Luke Timothy JohnsonMarch 21, 2005 - 4:28am0 comments
The Pontiff in Winter
Triumph and Conflict in the Reign of John Paul II
Doubleday, $24.95, 336 pp.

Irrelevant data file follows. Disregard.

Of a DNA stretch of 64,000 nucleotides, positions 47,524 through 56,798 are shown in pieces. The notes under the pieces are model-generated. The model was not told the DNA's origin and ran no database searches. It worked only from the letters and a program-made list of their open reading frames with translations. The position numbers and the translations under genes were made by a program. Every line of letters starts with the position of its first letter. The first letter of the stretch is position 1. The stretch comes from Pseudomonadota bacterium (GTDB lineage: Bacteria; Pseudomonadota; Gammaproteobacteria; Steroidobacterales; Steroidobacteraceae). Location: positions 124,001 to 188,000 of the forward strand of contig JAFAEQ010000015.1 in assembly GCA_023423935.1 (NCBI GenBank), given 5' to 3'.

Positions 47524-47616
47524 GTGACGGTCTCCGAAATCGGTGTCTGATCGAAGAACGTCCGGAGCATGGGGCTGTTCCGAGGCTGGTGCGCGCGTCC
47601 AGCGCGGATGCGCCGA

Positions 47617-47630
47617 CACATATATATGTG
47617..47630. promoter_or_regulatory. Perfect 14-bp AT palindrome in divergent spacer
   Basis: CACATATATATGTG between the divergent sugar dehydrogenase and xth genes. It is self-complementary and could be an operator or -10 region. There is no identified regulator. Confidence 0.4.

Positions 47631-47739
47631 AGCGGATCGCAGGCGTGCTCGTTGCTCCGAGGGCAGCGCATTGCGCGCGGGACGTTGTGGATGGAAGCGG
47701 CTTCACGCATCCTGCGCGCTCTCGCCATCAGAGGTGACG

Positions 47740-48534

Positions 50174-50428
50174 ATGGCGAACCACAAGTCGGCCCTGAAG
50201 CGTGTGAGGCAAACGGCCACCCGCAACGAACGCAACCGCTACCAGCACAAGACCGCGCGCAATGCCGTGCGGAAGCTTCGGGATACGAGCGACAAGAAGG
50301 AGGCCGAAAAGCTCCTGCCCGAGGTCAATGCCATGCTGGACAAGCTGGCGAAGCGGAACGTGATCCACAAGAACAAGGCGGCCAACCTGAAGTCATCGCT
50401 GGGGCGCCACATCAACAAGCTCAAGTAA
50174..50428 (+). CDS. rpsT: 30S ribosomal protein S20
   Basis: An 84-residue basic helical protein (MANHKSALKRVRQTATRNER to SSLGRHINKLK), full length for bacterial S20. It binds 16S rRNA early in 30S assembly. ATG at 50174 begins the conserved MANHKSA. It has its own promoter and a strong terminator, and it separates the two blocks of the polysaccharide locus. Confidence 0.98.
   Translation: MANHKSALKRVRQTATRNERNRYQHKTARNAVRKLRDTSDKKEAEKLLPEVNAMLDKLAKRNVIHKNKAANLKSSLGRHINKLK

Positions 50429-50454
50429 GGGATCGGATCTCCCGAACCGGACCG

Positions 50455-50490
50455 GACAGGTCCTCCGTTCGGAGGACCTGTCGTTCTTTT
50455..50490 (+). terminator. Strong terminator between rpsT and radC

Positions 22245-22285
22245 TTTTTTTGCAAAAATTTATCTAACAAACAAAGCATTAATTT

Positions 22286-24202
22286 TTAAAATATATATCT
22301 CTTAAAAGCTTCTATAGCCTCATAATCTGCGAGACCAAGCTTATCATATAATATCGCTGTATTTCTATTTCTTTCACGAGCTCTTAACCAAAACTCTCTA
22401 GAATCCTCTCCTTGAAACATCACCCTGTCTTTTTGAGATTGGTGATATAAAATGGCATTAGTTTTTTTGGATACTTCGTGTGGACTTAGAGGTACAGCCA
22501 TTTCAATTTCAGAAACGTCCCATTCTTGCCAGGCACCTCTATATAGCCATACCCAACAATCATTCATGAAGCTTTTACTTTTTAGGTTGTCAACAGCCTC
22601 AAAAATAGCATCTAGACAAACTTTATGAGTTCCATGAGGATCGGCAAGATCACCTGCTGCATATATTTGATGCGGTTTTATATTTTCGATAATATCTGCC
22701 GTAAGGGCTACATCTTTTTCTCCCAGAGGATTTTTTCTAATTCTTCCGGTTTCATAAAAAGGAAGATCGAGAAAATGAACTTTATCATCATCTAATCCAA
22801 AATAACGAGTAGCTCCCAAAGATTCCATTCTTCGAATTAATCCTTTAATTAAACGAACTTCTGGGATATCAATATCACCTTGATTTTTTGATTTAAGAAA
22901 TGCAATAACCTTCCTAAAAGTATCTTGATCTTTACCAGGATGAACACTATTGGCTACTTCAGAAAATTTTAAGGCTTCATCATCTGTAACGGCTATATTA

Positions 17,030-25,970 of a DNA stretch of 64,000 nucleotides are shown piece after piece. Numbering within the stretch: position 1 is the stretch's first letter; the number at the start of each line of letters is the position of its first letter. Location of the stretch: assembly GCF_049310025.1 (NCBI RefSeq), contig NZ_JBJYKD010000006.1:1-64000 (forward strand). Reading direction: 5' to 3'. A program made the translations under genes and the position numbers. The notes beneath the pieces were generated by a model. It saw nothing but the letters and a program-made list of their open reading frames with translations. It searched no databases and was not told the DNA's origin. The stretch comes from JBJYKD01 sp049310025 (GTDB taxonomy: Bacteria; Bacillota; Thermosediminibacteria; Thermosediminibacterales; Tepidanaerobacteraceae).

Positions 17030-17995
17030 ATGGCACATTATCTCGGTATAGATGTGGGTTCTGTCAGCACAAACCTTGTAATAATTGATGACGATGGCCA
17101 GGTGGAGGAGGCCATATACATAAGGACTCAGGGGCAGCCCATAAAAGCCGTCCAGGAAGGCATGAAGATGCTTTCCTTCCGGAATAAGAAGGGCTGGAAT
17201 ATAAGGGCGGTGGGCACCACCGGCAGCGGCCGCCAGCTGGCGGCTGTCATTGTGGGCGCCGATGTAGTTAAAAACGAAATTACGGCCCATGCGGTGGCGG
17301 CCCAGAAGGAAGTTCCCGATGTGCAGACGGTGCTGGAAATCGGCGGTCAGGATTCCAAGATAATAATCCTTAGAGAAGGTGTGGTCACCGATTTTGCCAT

John Cornwell is best known for his controversial Hitler’s Pope (1999). As I prepared to review his assessment of John Paul II’s long papacy, my eye was caught by the back cover, which reported some evaluations of that earlier book. Saul Friedlander stated in the Los Angeles Times, “As Cornwell brilliantly demonstrates, Pius XII brought forth the authoritarianism and the centralization of his predecessors to their most extreme stage.” And James Carroll wrote in the Atlantic Monthly, “Instead of a portrait of a man worthy of sainthood, Cornwell lays out the story of a narcissistic, power-hungry manipulator.” My eye lingered on these blurbs because they so perfectly summarized not the earlier book on Pius XII, but this one on John Paul II. Cornwell wants to show that the remarkable papacy of John Paul II, despite its impressive accomplishments, has dangerously weakened the church even as it has strengthened Vatican power. Writing as the aged pope visibly suffers the effects of Parkinson’s disease, Cornwell argues that John Paul had from the start offered authoritarian answers for questions, and that “his debility in his latter days has exposed the long-term consequences of his autocratic papal rule. He has become a living sermon of patience and fortitude, appealing to the sympathies of the entire world; but the billion-strong church has been run increasingly by his Polish secretary and a handful of aging reactionary...